A power of attorney is a document that you have probably heard about at some point in time. With a power of attorney, you give another individual the ability to enter into legally binding agreements for you.
There are different types of powers of attorney that are used for various different purposes. One type is the general power of attorney. You would use this document to give the representative (who is called an agent or attorney-in-fact) the latitude to act for you in virtually every way.
Without question, this is a lot of power to give to someone else, and it can be a bit disconcerting. At the same time, sometimes it is necessary.
It is also possible to create a limited power of attorney. This document is somewhat self-explanatory: you use a limited power of attorney to give an agent the ability to act on your behalf on a limited basis.
Durable Powers of Attorney
There is a type of power of attorney that is used in the field of estate planning called a durable power of attorney. You would use a durable power of attorney to account for the possibility of incapacity.
The major advantage that you gain with a durable power of attorney is the avoidance of a guardianship proceeding. If you do nothing to prepare for possible incapacity, and interested parties feel as though you have become unable to handle your own affairs, a guardianship hearing could be convened. The state could ultimately appoint a guardian to act on your behalf.
On the other hand, if you have durable powers of attorney, hand-picked decision-makers that you personally empower would be able to handle your affairs in the event of your incapacitation.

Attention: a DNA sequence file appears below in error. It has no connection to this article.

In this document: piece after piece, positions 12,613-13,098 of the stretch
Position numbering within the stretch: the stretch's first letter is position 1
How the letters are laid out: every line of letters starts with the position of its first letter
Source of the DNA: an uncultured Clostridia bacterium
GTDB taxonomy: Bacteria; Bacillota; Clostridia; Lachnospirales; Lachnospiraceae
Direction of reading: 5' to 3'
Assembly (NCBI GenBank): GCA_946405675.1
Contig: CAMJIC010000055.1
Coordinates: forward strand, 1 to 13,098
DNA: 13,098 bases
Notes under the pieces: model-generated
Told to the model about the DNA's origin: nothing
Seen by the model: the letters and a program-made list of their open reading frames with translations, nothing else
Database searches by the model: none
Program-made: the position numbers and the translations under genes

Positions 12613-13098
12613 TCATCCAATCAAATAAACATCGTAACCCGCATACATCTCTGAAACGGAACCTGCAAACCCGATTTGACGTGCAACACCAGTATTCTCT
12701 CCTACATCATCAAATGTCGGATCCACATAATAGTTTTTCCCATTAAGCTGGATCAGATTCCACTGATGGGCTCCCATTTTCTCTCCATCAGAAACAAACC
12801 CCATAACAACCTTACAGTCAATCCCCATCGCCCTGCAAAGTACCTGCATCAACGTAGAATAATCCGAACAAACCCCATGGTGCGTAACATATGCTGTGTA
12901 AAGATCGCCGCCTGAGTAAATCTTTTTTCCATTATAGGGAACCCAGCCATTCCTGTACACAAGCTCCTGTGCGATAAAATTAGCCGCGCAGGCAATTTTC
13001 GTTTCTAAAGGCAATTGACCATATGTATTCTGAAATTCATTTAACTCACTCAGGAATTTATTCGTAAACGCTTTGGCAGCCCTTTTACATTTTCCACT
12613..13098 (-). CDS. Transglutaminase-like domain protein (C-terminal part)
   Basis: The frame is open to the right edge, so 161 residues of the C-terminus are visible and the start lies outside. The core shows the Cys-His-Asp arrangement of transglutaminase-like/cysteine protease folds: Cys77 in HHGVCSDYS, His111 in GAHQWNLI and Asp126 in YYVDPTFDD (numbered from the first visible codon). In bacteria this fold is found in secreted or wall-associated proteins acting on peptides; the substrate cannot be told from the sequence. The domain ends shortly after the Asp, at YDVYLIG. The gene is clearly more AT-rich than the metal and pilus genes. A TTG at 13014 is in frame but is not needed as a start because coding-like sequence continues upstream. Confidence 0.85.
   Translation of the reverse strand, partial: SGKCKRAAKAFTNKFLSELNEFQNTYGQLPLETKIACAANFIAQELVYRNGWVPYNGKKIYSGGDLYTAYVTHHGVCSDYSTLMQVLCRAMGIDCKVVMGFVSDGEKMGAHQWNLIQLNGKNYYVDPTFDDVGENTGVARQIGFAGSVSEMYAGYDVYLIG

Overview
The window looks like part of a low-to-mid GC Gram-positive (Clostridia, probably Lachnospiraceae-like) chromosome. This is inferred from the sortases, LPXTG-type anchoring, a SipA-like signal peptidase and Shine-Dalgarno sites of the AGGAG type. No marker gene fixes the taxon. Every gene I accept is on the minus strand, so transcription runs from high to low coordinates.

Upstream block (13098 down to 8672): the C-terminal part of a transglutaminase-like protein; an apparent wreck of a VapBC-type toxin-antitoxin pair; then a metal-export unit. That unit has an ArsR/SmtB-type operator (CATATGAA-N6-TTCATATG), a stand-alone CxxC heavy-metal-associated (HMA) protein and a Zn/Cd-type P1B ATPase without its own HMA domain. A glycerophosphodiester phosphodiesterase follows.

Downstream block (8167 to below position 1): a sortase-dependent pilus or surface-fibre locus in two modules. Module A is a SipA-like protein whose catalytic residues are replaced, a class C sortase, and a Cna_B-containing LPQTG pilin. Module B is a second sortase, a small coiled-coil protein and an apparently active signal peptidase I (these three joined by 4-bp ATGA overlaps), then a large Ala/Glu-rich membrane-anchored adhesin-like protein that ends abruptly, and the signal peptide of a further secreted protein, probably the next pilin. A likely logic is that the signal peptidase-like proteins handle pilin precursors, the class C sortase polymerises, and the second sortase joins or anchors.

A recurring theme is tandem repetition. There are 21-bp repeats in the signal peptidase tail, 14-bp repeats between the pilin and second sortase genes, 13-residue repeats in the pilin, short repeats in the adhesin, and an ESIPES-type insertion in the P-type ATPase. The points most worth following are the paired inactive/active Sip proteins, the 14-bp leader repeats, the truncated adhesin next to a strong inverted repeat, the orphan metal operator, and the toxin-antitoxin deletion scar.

The reason why we are using the plural is because there are different types of decisions that could present themselves. There could be health related decisions, and there would also be financial decision-making.
You may want a particular person to make health care decisions on your behalf, and a more financially minded person to handle your financial affairs. To satisfy this objective, you could create a durable power of attorney for health care (sometimes called a health care proxy) along with a durable financial power of attorney.
Importance of Incapacity Planning
When you hear about durable powers of attorney and incapacity planning, you may tune out under the assumption that you will probably never become incapacitated.
In fact, 45 percent of people who are at least 85 are suffering from Alzheimer’s disease, and Alzheimer’s is not the only cause of incapacity.
Prudent individuals should certainly prepare for this contingency in advance. If you are convinced, contact us through this page to set up a free consultation: Southampton PA Incapacity Planning Attorneys.
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